“That’s not really an option,” Archie stated. “Aint got no family or friends to go back to. Ma’s gone, Pa’s dead. Brother’s in jail. The night or two before I came here I woke up with my illegal step dad pointing a shotgun at my face, ass naked in the dead of night, caged and surrounded by a town that had tried to kill me.” That probably would kill him if he went back, he mused. “Lotta people come up here and have the worst separation anxiety cases recorded in human history. ‘Cause you leave everything you’ve ever known behind, y’know? Cara checks in on you every day to make sure you’re not curling in on yourself like-” like a naked man in the woods peppered with birdshot and burnt by torches. He breathed, hard and heavy.

Lynn bristled, listening to him. She hadn’t known. It twisted her even more, knowing - you never should have been here. You’re not a bad person. In a cage. He was a kid. It made her angry, angrier knowing there was nothing she could do. Someone should have kept you safe.

“...but coming up here was easy. Had nothing left. All I’d do is go home and die. Only difference is it’d be alone in the woods as opposed to not alone in the woods.”

He managed to pull himself together enough to push away from the sink and grab a chair, which he pulled up so he could sit next to Lynn’s bed. “You always talk about knowin’ things,” he began. “First day I thought you were gonna bite my head off just for sitting at the same table.” He almost did bite her head off. It turned his stomach again knowing that he would have. “But I don’t know much about you. You’re always acting like someone’s gonna slink out from behind and-”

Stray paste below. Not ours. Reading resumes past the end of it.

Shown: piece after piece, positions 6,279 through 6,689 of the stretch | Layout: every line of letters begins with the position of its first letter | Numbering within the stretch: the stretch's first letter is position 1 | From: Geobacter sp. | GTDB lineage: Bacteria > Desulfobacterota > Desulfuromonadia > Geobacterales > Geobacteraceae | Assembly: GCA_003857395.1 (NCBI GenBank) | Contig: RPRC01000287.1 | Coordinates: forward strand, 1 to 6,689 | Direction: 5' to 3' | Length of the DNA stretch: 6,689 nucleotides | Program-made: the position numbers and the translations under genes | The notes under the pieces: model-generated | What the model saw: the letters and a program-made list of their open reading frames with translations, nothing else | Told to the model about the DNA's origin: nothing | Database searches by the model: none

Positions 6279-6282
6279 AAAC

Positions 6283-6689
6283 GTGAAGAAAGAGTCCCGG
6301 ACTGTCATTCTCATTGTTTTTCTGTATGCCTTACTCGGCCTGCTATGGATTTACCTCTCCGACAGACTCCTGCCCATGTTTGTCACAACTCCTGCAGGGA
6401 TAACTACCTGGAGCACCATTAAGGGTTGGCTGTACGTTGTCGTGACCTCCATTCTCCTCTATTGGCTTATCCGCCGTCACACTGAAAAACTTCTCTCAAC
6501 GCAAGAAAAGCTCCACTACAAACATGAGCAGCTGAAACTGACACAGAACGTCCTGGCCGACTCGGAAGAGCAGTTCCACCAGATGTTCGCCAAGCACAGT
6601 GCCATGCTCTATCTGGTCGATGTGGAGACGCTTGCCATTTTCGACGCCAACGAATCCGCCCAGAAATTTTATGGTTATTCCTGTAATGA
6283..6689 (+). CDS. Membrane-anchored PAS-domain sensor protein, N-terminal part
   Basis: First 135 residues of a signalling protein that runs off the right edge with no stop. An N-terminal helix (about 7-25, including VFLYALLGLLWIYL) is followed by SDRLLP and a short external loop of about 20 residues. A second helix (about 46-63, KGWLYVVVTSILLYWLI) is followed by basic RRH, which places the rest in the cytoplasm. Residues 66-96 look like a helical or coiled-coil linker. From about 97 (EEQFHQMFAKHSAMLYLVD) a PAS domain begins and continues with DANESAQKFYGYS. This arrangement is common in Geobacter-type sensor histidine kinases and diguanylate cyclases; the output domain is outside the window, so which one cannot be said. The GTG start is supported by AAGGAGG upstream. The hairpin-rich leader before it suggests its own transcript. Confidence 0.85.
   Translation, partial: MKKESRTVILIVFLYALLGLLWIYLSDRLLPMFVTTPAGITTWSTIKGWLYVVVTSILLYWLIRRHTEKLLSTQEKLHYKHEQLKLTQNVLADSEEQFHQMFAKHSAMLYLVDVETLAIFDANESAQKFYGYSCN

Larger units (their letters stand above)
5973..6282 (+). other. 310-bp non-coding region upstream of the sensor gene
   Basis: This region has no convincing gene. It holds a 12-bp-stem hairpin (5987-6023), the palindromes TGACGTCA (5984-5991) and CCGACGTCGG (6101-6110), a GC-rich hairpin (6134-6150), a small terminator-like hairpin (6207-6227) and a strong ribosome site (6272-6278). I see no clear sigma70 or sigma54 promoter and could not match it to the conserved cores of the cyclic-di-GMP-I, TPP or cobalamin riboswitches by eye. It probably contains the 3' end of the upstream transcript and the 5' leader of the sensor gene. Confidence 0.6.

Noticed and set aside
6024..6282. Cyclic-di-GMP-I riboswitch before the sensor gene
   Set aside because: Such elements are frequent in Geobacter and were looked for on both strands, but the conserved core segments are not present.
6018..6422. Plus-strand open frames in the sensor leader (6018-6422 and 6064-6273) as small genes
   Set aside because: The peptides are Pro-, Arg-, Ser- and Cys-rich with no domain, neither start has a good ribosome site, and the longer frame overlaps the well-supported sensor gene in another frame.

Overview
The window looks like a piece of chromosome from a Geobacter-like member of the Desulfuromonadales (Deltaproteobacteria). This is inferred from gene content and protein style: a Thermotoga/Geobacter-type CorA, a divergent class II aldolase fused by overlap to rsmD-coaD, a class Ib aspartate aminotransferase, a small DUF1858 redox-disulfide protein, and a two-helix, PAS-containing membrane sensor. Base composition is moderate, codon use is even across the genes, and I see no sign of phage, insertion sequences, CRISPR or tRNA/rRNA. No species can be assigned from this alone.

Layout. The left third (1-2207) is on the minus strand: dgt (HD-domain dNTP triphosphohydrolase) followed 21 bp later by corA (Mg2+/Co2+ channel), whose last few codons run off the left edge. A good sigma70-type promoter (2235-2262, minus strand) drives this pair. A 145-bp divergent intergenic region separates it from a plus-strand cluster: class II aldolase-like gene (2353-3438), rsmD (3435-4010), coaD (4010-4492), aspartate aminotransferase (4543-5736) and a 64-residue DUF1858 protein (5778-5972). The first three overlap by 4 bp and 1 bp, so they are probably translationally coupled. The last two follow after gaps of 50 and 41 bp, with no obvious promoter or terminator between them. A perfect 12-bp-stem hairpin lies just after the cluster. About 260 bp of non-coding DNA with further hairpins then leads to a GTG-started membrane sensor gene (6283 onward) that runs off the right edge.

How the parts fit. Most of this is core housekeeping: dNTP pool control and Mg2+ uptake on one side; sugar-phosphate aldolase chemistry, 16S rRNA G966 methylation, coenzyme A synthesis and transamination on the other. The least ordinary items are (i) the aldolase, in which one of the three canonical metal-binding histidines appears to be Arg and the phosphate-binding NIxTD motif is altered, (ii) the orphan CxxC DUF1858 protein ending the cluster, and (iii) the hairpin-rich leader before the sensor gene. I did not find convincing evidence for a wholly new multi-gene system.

He remembered how she acted when they found the body. No cops. How angry she got when Natalie had called them. How she had acted when they were interrogated after they were released. How she had jumped and burned him when he took her hand. How she was talking now, as if she knew shit that he didn’t. It bothered him to no end- because he had just physically and metaphorically spilled his guts to her and yet here she was telling him to do this, that, and whatever from some unknown position of authority. Archie was tired of not knowing Lynn. He was tired of calling her his friend when he knew she didn’t for a moment feel the same way about him. Normally he wouldn’t ask, or press. He’d be sweet, dumb, good kid little Archie. But not right now. Right now he deserved some answers.

“Who’s Che?”

Something inside Lynn went cold, cold like she’d never felt even on the floor of the cafeteria, and Lynn couldn’t look away. Ice cubes clinked in a whiskey tumblr, somewhere far away. This was it. This was pulling the oversized hoodie off her and showing how rail-thin and hollow her body was to the whole world. Who’s Che? “How - who…”

“Kept sayin’ it in your sleep. It and few others.”